As he became more aware of how India was being run — exploited, decimated and humiliated — by the British, he took a comprehensive view of the conditions existing at that stage and how these would emerge after India becomes free. It was this concern that led to him authoring the Seven Social Sins, which are eye-openers and far more relevant today for all those concerned about the survival of the planet earth and humanity! These are: Politics without principles; Wealth without work; Pleasure without conscience; Knowledge without character; Commerce without morality; Science without humanity; Worship without Sacrifice. The global task ahead of nations, international organisations, professional institutions and people is to strive individually, and collectively, to substitute 'with' in the place of 'without' in all the seven sins mentioned above. That could pave the rainbow path to creating a value-based society and a world full of peace. The articulation of seven social sins is an anguished expression of deep concern on the inadequacy of the education system in values, ethics and morals.
Ancient Indian culture emphasised a value-based duty-oriented life. Morality, ethics and humanistic values were the basic postulates to move towards a life that values spirituality. Take the continuity of this emphasis on the value of aparigraha, non-accumulation. This could be comprehended best in this one-liner of Gandhi: "Nature has sufficient resources to meet the needs of everyone but not the greed of anyone." As moral values were not being internalised with sufficient conviction, people forgot that it is their prime responsibility to maintain and sustain the sensitive bond between man and nature. Globally, unbridled materialistic pursuits and neglect of the spiritualistic quest has led to widespread violence, distrust, destruction and devastation. In a globalised world, materialistic pursuits have overtaken the spiritual quest which stands relegated to backwaters. How could this tide be reversed? Most of the people shall come forth with one prescription, we need an education system that prepares the youth by duly imbuing them with moral, spiritual and humanistic values. This could, no doubt, be achieved provided education systems accept that true education 'draws the best out of body, mind and spirit'. The current system lays a premium only on grades and marks, ignoring the hand and heart completely. And that is the challenge before education. On the other side, the explosion of expectations from education, too, requires some moderation. Delors Commission Report, prepared at the behest of UNESCO in 1996, summarises it cogently: "The Commission does not see education as the miracle cure or a magic formula opening the doors to a world in which all ideals will be attained but as one of the principal means available to foster a deeper and more harmonious form of human development and thereby to reduce poverty, exclusion, ignorance, oppression and war."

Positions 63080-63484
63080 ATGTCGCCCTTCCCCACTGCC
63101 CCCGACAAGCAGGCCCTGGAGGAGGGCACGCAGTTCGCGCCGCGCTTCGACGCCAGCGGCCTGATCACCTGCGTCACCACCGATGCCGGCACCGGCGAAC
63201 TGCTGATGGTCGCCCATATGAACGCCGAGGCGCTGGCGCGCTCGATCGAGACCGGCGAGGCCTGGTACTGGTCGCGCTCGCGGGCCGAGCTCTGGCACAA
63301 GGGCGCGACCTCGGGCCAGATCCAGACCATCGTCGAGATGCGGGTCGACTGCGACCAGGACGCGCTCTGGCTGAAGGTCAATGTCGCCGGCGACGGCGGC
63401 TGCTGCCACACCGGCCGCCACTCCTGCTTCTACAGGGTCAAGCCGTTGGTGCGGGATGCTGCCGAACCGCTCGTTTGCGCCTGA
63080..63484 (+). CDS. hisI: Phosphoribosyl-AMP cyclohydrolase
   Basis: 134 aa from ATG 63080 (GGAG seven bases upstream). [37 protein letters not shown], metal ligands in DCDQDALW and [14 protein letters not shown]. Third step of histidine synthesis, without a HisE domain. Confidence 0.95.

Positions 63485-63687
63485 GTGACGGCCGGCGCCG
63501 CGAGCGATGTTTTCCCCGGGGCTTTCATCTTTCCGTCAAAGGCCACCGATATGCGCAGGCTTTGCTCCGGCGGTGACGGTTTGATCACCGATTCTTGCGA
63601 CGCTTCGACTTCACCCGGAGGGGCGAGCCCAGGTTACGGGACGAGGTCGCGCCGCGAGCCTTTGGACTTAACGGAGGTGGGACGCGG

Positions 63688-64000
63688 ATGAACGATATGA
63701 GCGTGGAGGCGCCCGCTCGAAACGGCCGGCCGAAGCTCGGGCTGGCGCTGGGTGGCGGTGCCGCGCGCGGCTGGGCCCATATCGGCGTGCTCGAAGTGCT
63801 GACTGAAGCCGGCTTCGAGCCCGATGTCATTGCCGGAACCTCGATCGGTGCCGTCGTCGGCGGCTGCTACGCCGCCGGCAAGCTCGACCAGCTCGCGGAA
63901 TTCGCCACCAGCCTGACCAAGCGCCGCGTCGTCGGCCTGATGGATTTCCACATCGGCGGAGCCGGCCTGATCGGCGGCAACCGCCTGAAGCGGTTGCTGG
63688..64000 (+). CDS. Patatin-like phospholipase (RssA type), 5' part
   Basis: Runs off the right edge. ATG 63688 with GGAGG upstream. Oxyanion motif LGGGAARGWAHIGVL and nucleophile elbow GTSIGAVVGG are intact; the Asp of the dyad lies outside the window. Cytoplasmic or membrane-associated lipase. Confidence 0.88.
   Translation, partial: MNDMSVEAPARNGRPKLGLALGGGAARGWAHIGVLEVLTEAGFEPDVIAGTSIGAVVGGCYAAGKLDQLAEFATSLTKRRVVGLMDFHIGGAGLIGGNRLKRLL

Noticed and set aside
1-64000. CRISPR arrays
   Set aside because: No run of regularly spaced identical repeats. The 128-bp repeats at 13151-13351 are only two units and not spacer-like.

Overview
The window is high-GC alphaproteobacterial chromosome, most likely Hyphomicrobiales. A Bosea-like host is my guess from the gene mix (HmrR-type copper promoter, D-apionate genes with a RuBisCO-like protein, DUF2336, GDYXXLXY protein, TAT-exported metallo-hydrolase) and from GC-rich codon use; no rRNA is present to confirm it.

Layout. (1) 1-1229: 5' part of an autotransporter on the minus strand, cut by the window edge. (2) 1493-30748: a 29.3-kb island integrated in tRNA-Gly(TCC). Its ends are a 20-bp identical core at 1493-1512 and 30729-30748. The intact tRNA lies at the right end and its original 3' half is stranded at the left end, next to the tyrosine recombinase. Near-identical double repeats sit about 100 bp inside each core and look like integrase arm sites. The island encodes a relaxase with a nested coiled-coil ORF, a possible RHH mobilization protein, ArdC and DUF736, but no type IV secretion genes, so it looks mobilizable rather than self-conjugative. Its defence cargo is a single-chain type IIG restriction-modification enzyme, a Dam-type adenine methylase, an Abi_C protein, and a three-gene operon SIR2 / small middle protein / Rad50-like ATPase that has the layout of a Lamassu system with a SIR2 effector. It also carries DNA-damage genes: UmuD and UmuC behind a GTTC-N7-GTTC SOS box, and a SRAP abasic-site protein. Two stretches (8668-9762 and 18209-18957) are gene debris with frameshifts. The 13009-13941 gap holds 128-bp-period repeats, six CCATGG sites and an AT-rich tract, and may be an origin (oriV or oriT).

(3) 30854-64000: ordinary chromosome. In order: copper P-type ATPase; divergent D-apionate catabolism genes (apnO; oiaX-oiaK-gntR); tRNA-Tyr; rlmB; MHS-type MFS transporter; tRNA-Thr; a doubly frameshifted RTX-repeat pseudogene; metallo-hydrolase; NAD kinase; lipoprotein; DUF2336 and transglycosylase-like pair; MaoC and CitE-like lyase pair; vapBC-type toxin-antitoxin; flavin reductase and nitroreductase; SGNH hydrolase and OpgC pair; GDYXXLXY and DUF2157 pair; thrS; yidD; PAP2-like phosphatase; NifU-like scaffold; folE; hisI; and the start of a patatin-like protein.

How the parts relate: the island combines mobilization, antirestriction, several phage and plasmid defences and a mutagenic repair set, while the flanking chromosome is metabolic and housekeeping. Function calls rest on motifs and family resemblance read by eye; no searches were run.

It is always prudent to take a realistic view of issues and only then search for solutions. At the present juncture, it includes realisation and acceptance of the fact that different religions are a reality. Religions are not the only source of values but these are a major source of value inculcation, nurturance and development. The first requirement is to let the children know the basics of all religions. They should know the commonalities and learn to respect differences wherever these exist. Schools shall not take up dogmas and rituals, only basics. It would be seen that five values are common to all- Truth, peace, nonviolence, righteous conduct and love. This could usher in true secularism. No religion, no individual, no believers, no nonbeliever has ever said 'no' to these values. These are universal human values.
The writer works in education and social cohesion. Views expressed are strictly personal